Reports England will select seam-bowling all-rounder Sam Curran over specialist batsman Joe Denly at Lord’s have left former captain Nasser Hussain seriously concerned over the state of the Test team.
Denly failed to reach 20 in either innings at Edgbaston and has only passed 50 once in his four Tests to date, but Hussain fears England’s over reliance on all-rounders is indicative of its current batting stocks.
“If England pick Sam Curran ahead of Joe Denly, the selectors are basically saying that they trust one of their all-rounders to score runs over one of their frontline batsmen,” Hussain penned for the Daily Mail UK. “Maybe, in this instance, they are right. But it’s an indictment of our Test team.”
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Curran’s selection would leave England with just four specialist batsmen in its line-up, including Jos Buttler who wears the gloves in white ball cricket and made his Test debut as a keeper.
Hussain is unconvinced the approach he believes all-rounders and wicketkeepers typically take to batting is suitable to providing the bedrock of a successful Test team.
“The problem with asking all-rounders — and I include wicketkeepers in that category — to do the job of specialist batsmen is that they haven’t trained their brains in the same way. They’re used to coming in at No 6 or 7, batting with the tail and counter-attacking for 30 or 40.
“What they’re not programmed to do, in the same way as a specialist, is to bat all day, which is what this England side needs right now…
“Their mindset differs in another way, too. If you have another string to your bow, it removes some of the onus on you to score runs…if you’re Curran, you’ve always got your bowling to fall back on.”
ARCHER BACKED TO MAKE A SPLASH
Part of the reason Curran is being considered over Denly is to help England get the best out of the debuting Jofra Archer.
While Archer is in no doubt his body can handle lengthy spells with the ball, England plan to use him as an impact bowler in short bursts. Curran’s left-arm seam would allow Root to rotate another frontline bowler in and out of the attack, keeping Archer fresh.
It has been 11 months since Archer last played a first-class match but the 24-year-old is still being backed to turn England’s Ashes hopes around. Archer was comfortably among the three fastest bowlers at the World Cup — alongside Mitchell Starc and Mark Wood — and took 20 wickets in the campaign.
“The World Cup, and especially the closing stages of it, put to rest any questions about Archer’s temperament. From first ball to last, he looked made of, what the American writer Tom Wolfe called in respect of fighter pilots, ‘the right stuff’”, former England captain Mike Atherton wrote of the fast bowler in the Times.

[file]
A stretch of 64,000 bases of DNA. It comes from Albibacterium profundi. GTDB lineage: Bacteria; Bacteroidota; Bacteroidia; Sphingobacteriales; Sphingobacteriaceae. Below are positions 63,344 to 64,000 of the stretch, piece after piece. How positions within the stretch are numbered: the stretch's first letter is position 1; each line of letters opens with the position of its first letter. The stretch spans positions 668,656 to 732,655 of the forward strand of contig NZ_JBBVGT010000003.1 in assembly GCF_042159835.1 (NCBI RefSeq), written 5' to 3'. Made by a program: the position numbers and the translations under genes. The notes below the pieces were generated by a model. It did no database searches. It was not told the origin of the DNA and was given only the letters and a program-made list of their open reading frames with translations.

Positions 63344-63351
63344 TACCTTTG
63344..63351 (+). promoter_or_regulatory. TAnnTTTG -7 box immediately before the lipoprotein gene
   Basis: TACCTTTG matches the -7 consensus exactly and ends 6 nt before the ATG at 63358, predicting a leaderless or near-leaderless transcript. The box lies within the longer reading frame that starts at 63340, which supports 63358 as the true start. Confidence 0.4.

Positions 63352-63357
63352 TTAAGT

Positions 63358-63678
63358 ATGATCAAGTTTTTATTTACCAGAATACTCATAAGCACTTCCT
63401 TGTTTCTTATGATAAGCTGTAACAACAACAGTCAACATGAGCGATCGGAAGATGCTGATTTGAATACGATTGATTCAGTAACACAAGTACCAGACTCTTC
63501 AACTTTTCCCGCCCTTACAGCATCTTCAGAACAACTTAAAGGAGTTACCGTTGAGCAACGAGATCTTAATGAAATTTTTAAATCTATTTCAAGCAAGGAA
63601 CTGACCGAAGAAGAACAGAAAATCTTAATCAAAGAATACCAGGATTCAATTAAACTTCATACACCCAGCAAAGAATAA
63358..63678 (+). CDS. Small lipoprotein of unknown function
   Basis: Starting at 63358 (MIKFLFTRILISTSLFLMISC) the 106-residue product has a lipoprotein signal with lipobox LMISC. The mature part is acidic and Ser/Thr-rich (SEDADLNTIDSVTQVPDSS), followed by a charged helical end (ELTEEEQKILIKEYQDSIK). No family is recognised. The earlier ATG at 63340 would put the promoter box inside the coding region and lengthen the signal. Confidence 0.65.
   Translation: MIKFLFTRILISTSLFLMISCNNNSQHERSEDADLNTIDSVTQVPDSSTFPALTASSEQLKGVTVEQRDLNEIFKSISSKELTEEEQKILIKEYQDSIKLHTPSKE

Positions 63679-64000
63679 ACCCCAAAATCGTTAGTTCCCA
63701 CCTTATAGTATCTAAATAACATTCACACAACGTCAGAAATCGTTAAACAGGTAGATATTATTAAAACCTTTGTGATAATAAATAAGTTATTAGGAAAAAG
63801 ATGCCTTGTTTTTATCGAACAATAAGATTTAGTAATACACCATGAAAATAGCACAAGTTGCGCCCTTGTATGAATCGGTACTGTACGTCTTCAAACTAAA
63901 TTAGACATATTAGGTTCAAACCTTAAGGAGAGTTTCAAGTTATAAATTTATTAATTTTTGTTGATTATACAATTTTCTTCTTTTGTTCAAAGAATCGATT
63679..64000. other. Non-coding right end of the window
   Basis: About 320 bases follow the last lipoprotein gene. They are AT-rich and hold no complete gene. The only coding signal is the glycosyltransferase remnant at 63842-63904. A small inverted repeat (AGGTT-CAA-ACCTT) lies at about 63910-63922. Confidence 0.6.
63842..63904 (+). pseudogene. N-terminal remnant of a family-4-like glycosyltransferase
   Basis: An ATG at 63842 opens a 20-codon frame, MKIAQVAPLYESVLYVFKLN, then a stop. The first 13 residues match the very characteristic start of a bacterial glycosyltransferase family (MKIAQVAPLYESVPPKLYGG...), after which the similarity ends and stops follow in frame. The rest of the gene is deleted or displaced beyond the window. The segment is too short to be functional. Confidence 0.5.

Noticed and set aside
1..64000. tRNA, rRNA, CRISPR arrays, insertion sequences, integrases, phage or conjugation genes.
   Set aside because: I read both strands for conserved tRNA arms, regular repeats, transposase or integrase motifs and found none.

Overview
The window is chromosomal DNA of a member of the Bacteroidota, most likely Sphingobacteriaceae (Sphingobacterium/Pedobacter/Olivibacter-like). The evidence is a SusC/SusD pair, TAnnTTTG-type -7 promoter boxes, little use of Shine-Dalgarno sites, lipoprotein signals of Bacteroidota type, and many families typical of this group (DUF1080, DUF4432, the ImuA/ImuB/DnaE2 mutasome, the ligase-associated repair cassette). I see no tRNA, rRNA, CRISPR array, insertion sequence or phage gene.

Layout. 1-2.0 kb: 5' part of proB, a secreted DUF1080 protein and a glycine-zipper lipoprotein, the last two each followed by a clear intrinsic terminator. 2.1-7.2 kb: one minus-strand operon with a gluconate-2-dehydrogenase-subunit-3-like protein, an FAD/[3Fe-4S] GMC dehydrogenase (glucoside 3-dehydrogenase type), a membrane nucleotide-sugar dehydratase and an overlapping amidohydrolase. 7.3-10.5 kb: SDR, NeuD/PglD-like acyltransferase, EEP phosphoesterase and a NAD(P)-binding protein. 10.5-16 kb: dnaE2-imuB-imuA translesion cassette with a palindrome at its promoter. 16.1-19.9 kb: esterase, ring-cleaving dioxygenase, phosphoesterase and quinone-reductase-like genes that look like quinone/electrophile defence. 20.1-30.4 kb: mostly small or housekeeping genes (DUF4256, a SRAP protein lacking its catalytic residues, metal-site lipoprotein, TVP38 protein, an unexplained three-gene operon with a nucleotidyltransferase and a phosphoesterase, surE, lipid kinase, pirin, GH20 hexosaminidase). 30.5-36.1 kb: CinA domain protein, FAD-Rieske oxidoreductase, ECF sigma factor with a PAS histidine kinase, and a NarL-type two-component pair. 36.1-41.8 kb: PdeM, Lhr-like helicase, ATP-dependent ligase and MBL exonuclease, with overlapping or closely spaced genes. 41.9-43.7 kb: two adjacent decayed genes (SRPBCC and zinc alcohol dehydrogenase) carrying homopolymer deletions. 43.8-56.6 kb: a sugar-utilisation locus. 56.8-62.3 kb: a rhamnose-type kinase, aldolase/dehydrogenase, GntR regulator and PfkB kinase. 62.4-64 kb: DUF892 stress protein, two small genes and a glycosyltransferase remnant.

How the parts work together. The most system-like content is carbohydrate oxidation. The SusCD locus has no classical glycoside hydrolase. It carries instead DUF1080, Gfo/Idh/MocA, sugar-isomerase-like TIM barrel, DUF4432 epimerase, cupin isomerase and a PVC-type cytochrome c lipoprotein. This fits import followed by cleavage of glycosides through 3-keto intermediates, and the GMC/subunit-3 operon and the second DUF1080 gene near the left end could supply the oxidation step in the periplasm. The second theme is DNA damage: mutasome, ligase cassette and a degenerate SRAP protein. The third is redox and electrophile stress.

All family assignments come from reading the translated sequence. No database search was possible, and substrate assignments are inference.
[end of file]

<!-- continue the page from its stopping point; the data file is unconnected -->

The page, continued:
Atherton is hopeful Archer’s extra pace will prove Steve Smith’s kryptonite. Smith’s twin tons were the difference between the two teams at Edgbaston and he has averaged 139 against England since the start of the 2017-18 Ashes. Root has not been able to call on an express bowler against him in that time.
“These bowlers (145kmh bowlers), the genuinely quick bowlers, are few and far between and precious. Archer is in that bracket and will ask questions of Steve Smith, for example, that England have not been able to in the past seven Tests,” Atherton wrote.
“The effect of having a genuinely fast bowler is psychological — as England found when Mitchell Johnson blew them away in a whitewash five years ago. There is nothing worse for a captain than feeling outgunned, as Joe Root was throughout the 2017-18 Ashes tour when Australia’s bowlers were significantly quicker.”
The Daily Mail’s Paul Newman went as far as deeming him a potentially transformative force.
“It is no exaggeration to say Jofra Archer could transform not only this Ashes series but an England Test side still struggling to locate its true identity,” Newman wrote.
“It would take an awful lot to take the gloss off the World Cup win but virtually squandering the Ashes in two Tests would go close,” he continued. “It is up to England and their new spearhead Archer to avoid that miserable scenario.”
PRESSURE ON ROOT
The pressure is mounting on Root after England’s first Test loss. On Tuesday, former Australia captain Ian Chappell tore into the England skipper’s tactical acumen, questioning his suitability for the job. It’s unsurprising criticism given Root’s Ashes record as captain. — he is yet to lead England to a win over Australia after six Tests.
“England have Test matches to win, an urn to regain and a captain’s reputation to enhance,” the Sun’s John Etheridge wrote.
“England Test skippers are judged mainly by their Ashes performances and Root’s record so far reads: played six, lost five, drawn one.”